May I suggest that the Chapters take these Thirteen Periods for their Historical Programs next year, using these instead of a Year Book? If this is done the next Convention will report marvelous progress in a knowledge of Southern history. The amount expended in Year Books can then be given to our Arlington and Shiloh monuments, and greatly facilitate those objects.
While the Mason and Dixon line was drawn to settle a dispute between the states of Pennsylvania and Maryland regarding their boundary, I shall use that line to separate the colonies and states of the North from those of the South.
One hundred years or more had passed since Columbus discovered America, when Queen Elizabeth, realizing that Spain was not only gaining great wealth by her possessions in America, but that she was also planting a religion that was not Protestant, granted to Sir Walter Raleigh, one of her favorites, permission to organize a company for the purpose of establishing settlements in the New World in England’s name. This settlement was called for the Virgin Queen, Virginia. It extended from “the northern boundary of Florida on the South to the St. Lawrence River including the Great Lakes on the North, and from the Atlantic Ocean on the East to the Great Sea on the West.” So you see that every colony, at the time of the War of Independence, had practically been settled on Virginia’s soil. Eight of these colonies were in the North and only five were in the South. Those in the North included in area 164,000 square miles, while those in the South included 824,000, five times the extent of territory.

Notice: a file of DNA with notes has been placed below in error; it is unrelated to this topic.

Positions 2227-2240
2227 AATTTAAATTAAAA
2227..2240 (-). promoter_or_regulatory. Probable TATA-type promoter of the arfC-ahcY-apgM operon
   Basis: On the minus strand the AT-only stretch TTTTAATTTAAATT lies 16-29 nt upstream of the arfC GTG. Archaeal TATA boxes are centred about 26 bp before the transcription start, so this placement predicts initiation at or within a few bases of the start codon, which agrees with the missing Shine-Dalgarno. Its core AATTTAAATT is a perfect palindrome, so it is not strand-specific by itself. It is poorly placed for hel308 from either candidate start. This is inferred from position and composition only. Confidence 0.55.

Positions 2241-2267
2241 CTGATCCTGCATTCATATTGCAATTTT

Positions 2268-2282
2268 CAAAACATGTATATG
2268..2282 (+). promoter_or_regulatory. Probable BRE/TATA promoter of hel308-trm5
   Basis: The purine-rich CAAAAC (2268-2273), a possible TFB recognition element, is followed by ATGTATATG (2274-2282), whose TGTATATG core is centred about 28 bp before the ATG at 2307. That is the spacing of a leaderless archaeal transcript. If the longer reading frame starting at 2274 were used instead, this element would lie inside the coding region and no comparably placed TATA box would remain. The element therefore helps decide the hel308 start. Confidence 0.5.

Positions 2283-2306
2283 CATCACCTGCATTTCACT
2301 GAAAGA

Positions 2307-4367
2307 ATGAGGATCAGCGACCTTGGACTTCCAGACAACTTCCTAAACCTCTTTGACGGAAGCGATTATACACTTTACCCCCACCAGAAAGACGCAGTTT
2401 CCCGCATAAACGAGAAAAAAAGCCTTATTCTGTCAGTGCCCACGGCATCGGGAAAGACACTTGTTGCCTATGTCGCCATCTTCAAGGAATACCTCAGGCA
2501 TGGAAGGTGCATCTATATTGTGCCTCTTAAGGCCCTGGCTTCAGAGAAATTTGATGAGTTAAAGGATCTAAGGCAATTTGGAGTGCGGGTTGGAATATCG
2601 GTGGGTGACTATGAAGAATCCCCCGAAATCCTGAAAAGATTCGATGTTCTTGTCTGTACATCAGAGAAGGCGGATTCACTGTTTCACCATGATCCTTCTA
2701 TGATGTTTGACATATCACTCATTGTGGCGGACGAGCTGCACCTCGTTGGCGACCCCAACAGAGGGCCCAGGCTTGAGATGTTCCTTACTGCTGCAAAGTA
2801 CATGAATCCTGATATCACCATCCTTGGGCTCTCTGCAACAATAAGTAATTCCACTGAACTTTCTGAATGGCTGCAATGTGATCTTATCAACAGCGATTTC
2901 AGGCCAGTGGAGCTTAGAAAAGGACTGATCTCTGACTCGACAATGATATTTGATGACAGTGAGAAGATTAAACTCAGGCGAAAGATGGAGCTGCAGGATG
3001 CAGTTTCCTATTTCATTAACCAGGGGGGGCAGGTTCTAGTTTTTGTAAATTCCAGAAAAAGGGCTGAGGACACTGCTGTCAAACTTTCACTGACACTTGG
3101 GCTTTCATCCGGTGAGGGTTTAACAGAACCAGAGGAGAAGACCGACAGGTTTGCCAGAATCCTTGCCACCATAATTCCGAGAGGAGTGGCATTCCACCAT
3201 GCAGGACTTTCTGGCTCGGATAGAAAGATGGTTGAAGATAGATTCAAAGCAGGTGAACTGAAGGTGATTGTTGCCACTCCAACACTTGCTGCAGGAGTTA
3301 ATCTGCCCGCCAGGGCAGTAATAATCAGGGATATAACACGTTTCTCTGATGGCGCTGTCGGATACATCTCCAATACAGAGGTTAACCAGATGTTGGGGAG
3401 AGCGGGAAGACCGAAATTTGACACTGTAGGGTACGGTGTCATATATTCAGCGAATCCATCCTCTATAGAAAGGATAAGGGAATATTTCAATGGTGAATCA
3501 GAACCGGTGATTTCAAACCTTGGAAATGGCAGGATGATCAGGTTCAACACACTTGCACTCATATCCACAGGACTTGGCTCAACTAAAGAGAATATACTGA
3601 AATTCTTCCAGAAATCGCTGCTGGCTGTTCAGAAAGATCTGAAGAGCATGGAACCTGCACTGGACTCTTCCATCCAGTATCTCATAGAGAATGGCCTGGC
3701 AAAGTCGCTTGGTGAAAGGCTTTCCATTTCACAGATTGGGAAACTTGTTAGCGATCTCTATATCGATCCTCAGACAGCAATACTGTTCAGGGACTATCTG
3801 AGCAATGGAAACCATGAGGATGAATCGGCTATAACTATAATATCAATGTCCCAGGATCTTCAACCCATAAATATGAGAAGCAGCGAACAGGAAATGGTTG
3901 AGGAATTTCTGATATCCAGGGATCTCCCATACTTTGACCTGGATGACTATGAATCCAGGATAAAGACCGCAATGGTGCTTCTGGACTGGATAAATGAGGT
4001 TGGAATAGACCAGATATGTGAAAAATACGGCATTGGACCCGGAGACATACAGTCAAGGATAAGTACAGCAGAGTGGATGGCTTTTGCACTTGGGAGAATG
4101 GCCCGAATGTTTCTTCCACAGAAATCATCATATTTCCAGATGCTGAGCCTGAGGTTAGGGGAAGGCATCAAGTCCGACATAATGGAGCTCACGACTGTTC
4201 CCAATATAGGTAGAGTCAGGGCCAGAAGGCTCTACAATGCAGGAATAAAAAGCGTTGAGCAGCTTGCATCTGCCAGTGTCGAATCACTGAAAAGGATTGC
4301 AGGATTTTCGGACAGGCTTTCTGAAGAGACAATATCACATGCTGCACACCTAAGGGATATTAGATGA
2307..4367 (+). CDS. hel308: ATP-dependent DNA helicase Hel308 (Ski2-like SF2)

Let us now begin with the Early Colonial Period, the first of our history.
Not only was the Jamestown colony in Virginia the first permanent English colony in America, but it was the first to have an Assembly, a written Constitution, a trial by jury, an endowed college, a school house, a school for Indiana, a missionary to the Indiana. First to have a preacher, to build a church, to have a marriage ceremony, a baptism, a Thanksgiving Day (1609), a hospital, a physician, an orphan asylum. First to Christianize the negro, to stand for liberty of conscience, to stand for religious freedom, to demand the right to will one’s property, to have a liberty, to have a free library, to have a circulating library, to have free schools, to have a colonial currency, to write a book, to have a Sunday School, to have a hymn book, to have a court house, to have a post office. First to have a tavern, to have an iron furnace, to plant cotton, rice, indigo, potatoes, and grapes, to discover the love-apple now our tomato, to build a ship, to build a Masonic Temple, to make bricks, to leave a legacy to the poor — yes, first in many things I have not time to mention.
Whitaker’s Good Newes was the first book ever written on America’s soil, although it had to be printed in England, Edwin Sandys wrote the first book ever printed in America, although it was printed on a New England press. Dryden said Sandys was “the best versifier of his age,” and Alexander Pope gave him high praise. William Strachey in 1609 wrote his Shipwreck at Sea, which suggested to William Shakespeare his great play, “The Tempest.” The first Literary Society in the United States was at Charleston in 1748 and it is in existence today.